The infection has been found in European tree frogs which had been bought from a pet shop and subsequently kept in an aquarium in Surrey.
Severe Perkinsea infection (SPI) is an emerging disease which affects amphibians, specifically tadpoles.
It correlates with liver infections of the SPI-causing protist organism, referred to as the pathogenic perkinsea clade (PPC).
Instances of mass dying out of tadpoles have been associated with PPC infections reported across North America, from Alaska to Florida.
The discovery of PPC in captive UK tadpoles - all of which had also developed SPI - has therefore been met with concerns by scientists, as it suggests the deadly disease is spreading.
Scientists who discovered the pathogen say it is not possible to track the origin of it, but that it could potentially have come from unidentified tank water or equipment contamination.
The study adds that infections can be unintentionally spread across a large geographical range when captive-bred amphibians are moved for trade, food and other commercial purposes - a phenomenon known as ‘pathogen pollution’.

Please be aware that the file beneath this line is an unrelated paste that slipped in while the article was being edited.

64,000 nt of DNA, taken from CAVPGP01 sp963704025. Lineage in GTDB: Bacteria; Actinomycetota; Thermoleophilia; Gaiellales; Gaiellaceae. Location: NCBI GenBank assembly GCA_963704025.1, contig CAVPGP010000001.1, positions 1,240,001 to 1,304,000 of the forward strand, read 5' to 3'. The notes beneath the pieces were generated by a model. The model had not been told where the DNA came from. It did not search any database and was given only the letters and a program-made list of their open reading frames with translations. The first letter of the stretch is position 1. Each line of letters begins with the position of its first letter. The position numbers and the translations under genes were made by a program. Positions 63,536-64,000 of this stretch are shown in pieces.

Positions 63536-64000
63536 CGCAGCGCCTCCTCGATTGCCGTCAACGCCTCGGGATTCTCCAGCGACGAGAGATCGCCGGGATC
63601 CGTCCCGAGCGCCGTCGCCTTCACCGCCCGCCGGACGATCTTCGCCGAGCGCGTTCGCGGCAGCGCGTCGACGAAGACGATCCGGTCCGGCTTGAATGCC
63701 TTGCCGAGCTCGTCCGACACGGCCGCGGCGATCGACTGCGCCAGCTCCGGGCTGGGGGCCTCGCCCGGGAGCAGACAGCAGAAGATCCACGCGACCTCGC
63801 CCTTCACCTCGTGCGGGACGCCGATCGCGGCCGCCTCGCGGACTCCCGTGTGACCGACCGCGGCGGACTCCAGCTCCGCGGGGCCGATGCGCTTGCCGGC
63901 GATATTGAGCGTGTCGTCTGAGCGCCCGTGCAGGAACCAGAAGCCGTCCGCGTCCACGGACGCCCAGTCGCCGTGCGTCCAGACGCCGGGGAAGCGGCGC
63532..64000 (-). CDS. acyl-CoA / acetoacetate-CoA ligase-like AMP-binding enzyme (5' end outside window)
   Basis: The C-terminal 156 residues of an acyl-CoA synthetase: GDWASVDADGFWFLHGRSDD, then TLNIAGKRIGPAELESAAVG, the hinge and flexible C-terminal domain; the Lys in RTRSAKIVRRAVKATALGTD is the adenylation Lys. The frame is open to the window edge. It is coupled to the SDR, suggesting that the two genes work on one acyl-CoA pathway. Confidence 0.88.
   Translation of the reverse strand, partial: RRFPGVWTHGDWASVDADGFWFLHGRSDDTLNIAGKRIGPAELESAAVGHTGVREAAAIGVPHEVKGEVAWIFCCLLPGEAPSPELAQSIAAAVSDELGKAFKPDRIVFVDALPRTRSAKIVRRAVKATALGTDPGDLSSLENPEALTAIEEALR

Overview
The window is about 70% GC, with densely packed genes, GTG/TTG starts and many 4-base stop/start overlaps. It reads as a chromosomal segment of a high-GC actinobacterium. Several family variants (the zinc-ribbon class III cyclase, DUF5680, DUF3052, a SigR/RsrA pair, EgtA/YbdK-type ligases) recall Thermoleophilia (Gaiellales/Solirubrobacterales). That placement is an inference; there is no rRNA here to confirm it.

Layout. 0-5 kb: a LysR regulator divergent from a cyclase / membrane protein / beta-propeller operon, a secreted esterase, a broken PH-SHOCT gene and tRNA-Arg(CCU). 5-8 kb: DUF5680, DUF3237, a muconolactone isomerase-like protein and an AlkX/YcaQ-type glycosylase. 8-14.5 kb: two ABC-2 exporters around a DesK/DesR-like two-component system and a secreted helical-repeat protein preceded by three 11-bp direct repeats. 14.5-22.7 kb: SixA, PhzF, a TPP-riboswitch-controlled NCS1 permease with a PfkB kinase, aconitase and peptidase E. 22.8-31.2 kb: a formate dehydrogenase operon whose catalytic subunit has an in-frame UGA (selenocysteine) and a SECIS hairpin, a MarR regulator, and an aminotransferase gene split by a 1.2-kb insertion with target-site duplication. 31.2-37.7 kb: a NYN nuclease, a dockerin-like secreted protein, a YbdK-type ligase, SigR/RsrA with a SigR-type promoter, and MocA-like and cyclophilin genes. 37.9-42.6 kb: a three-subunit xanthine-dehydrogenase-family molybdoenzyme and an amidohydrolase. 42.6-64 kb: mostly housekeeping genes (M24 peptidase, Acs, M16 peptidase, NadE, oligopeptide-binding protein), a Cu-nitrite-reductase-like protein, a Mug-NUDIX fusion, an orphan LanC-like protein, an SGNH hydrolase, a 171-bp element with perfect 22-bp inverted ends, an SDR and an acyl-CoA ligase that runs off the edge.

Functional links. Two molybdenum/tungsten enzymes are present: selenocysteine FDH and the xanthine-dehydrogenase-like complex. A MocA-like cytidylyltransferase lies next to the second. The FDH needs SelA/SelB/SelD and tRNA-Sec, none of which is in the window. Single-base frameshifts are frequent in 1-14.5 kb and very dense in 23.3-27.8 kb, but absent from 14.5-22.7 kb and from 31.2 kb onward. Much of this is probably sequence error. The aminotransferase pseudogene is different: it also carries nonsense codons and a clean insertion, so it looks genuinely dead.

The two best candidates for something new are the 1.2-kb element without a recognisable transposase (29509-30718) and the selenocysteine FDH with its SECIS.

The report, published by the Royal Society’s Biology Letters adds: “Aquaculture disease outbreaks pose a threat to native species, as captive-bred/farmed animals (and their pathogens) often spread from aquaculture to natural environments [...]. This has alarming implications for conservation, as many amphibian species are currently suffering catastrophic population decline”.
To do the research, scientists euthanised tadpoles and dissected liver tissue, to see if the parasite was present.
After sequencing, the PPC found in the tadpoles was found to be “identical, or nearly identical”, to published PPC sequences seen in the mass mortality events seen in the USA.
Speaking to the Guardian, Professor Tom Richards from University of Oxford, and one of the paper’s authors said: “If we wait for more experimental tests and don’t change policy [on screening for disease] then it’s too late.
“I find this all very reminiscent of the covid situation – ‘Oh it’s coming, it’s coming, we’re not sure if it’s a real threat yet’ – then it’s too late,”
He continued: “Obviously, the world cares a lot less about frogs, but maybe it should care a bit more. Wider food webs depend on frogs, take out one element of the web and the whole thing collapses”.
There is currently no evidence of SPI in wild amphibian populations in the UK or Europe, but the report says that there has been little testing.